Ashington learner driver jailed after crash while drink driving in Blyth killed her passenger
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Phillip Gillespie had spent the day working when drink driver Susan Mitchell came to collect him and his colleague from The Top House in Blyth, Northumberland.
But when Mitchell arrived she decided to stay at the bar and spent roughly three hours drinking with the pair, as well as Mr Gillespie's partner who was also her friend, before the four got in her Ford Focus just after 8pm on December 3, 2021.
Newcastle Crown Court heard that the group was travelling along Cowpen Road in the town on their way to Alnwick, around 30 miles away, when they approached queuing traffic at a set of temporary traffic lights.
Provisional licence holder Mitchell failed to stop and ploughed into the back of a stationary car at 40-50mph, which caused that driver, who suffered serious injuries, to crash into the vehicle in front.
Mr Gillespie, who was not wearing a seat belt and was sitting directly behind the driver, was propelled forward and effectively "headbutted" the seat in front of him, leaving him unconscious.
He was rushed to the Royal Victoria Infirmary in Newcastle with catastrophic injuries including a fractured skull, but sadly died three days later.
The court was told that the driver of the car Mitchell struck, Anthony Jackson, who was 64, also suffered a brain haemorrhage and a number of broken ribs and has since died of unrelated causes.
Mum-of-three Mitchell fled the scene but was later arrested and a sample of her blood recorded a reading of 240mg of alcohol per 100ml. The legal limit is 80mg.
It is believed she had drunk around five to six pints of lager.
The 33-year-old, of Roseneath Court, Ashington, pleaded guilty to causing death by dangerous driving and causing serious injury by dangerous driving.
In an impact statement, Mr Gillespie's mother Stephanie, also mum to Robert and Phillip's twin Karl, said: "My life changed forever on the night of the third of December when I received a phone call from a friend of Phillip's saying he had been involved in a car accident.
"Phillip was my youngest son. Phillip was the quietest of the three boys.
"He never went out when he was younger, playing on the computer we had at the time playing Fifa and WWE wrestling. He would go everywhere with me including to the local shop.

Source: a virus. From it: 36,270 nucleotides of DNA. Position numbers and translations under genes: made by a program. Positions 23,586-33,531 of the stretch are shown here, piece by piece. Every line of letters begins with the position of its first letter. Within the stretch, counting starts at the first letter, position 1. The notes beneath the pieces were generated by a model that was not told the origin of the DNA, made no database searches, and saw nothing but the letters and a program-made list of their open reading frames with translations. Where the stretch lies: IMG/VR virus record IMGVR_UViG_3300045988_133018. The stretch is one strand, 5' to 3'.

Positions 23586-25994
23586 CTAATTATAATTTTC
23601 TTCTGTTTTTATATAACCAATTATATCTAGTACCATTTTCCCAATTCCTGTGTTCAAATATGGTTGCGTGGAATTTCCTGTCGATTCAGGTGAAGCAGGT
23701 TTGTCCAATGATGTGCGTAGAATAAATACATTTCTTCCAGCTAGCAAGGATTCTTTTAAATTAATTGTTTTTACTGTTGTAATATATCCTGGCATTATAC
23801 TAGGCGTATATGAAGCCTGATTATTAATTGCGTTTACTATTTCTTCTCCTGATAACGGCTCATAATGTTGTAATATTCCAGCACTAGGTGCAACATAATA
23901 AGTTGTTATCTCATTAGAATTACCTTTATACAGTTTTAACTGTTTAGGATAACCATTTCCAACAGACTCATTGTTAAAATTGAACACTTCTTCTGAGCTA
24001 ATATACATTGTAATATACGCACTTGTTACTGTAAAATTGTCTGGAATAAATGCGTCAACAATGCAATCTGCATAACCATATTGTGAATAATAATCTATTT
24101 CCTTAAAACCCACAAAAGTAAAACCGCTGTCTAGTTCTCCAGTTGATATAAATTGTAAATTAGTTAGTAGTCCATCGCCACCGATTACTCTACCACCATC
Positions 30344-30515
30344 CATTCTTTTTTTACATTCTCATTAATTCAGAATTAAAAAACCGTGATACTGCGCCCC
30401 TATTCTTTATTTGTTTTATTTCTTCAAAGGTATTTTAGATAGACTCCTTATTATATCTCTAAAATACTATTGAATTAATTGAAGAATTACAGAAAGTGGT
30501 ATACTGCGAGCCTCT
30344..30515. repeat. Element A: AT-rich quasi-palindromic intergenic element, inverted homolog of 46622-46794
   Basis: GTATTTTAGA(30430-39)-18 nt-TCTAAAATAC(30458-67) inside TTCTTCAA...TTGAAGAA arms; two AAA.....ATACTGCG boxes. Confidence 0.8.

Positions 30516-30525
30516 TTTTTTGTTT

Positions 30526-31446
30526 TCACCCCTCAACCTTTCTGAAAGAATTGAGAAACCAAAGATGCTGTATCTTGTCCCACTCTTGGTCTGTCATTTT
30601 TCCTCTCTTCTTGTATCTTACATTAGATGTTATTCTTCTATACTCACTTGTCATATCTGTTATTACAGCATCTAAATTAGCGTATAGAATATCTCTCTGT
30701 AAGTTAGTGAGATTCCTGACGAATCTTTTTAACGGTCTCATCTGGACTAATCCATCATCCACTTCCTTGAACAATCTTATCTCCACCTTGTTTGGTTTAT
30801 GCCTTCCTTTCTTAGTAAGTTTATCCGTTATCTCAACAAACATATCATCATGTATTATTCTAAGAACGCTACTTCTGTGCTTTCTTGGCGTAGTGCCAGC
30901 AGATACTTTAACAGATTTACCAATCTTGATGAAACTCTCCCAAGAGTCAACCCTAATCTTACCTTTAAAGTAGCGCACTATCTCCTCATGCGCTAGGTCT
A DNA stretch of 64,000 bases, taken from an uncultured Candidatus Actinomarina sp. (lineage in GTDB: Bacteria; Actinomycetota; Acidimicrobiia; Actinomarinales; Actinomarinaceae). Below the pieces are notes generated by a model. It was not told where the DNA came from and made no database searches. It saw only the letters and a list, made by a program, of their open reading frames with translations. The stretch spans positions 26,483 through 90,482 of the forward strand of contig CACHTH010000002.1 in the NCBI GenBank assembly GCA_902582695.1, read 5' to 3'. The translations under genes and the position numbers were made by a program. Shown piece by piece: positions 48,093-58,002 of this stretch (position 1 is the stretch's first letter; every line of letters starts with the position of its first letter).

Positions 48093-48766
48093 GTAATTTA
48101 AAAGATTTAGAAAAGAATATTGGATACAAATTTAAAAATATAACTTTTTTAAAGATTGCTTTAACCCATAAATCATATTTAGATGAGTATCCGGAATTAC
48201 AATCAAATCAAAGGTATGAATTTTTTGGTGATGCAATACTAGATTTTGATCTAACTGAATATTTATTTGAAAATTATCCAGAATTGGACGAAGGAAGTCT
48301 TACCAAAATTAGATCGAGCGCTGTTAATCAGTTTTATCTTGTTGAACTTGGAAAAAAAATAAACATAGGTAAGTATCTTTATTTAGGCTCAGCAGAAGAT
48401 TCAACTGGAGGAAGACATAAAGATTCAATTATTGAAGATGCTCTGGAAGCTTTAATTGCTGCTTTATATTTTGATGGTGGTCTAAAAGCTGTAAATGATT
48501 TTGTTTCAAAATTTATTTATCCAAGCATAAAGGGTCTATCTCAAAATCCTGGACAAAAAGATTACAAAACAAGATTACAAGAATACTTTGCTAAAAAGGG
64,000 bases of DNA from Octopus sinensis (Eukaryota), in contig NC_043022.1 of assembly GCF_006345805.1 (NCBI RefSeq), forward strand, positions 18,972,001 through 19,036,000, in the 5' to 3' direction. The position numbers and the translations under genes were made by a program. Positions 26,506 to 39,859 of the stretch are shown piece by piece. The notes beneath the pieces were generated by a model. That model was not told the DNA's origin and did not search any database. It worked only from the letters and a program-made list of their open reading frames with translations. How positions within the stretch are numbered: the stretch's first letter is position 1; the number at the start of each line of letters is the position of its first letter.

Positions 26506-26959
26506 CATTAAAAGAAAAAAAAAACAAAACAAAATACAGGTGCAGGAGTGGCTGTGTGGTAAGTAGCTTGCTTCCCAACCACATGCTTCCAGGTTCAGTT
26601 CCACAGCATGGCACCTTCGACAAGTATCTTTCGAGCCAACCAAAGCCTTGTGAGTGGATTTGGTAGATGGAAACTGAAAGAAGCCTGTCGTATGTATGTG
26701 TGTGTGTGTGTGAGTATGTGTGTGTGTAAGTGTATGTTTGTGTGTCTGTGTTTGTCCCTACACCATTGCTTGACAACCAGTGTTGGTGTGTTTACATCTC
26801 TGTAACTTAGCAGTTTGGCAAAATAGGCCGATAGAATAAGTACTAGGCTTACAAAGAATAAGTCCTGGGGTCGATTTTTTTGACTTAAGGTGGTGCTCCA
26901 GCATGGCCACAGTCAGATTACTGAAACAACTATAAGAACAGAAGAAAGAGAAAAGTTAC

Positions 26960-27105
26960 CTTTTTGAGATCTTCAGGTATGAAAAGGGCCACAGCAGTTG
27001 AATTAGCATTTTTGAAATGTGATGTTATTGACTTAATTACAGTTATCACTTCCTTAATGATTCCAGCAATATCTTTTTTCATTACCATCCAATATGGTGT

"Everyone who met Philip loved him, especially his eyes and his smile.
"When he and Karl were 18 he was asked if he wanted to do some demolition work out of the area. I was devastated as he was leaving me but I knew I could not stop him."
The heartbroken mum said she still spoke to her son most nights and that he made new friends who he regularly drank with.
She added: "He went to work at 7am on the third of December 2021 and never returned. He was in hospital from that night and declared dead on the sixth of December despite the doctors doing all they could for him and us as a family.
"My heart broke into a million pieces the day the doctor said those dreaded words. I could not function, I did not eat for a while, I found myself constantly crying.
"I did not want to be at home because it was Phillip's home. I sat in his room more often than I would sit in the living room or my own.
"I still sit and cry every day and night and still ask myself the same questions. Why was it my child? Why isn't anyone else suffering like we are? No parent should ever have to bury their child."
Judge Julie Clemitson sentenced Mitchell to six years and nine months. She was also disqualified from driving for eight years and four months.
The judge told her: "You remained at the pub for over three hours and during that time you continued to drink knowing you had brought your car to the pub in order to drive to Alnwick. I note in passing the distance there is between Blyth and Alnwick."
The court also heard that upon leaving the pub, Mitchell's friend asked if she was OK to drive but her concerns were ignored.
Judge Clemitson continued: "You were followed by another driver who felt it necessary to keep her distance having concerns you were a drink driver because of the nature of your erratic driving.
"Mr Jackson was driving his Octavia Skoda, his wife was in the front passenger seat. He pulled up behind other vehicles when you drove straight into the back of his car.
"You had travelled almost a mile from the pub and you passed several signs warning you of the temporary traffic lights.
"Your speed when you struck his car has not been exactly measured but estimates from the driver travelling behind you was 40-50mph. The speed limit was 30.
"It was immediate to everyone at the scene that Mr Gillespie had suffered a serious injury. He was unconscious inside the car."
The court heard Mr Gillespie had not been wearing a seat belt, but the judge told Mitchell it was her responsibility to ensure the safety of her passengers.
She also acknowledged she was not displaying L plates and had no one in the vehicle who could supervise her given the amount of alcohol they had consumed.
In passing sentence, she added: "The harm caused by this offence is immeasurable, an incalculable loss, and no sentence I can pass will ever be enough for all who continue to suffer that loss, and no sentence can undo any of that pain."
Richard Herrmann, defending, told the court Mitchell is a mother of three young children and of previous good character.
He provided the court with a number of references painting the defendant in a positive light.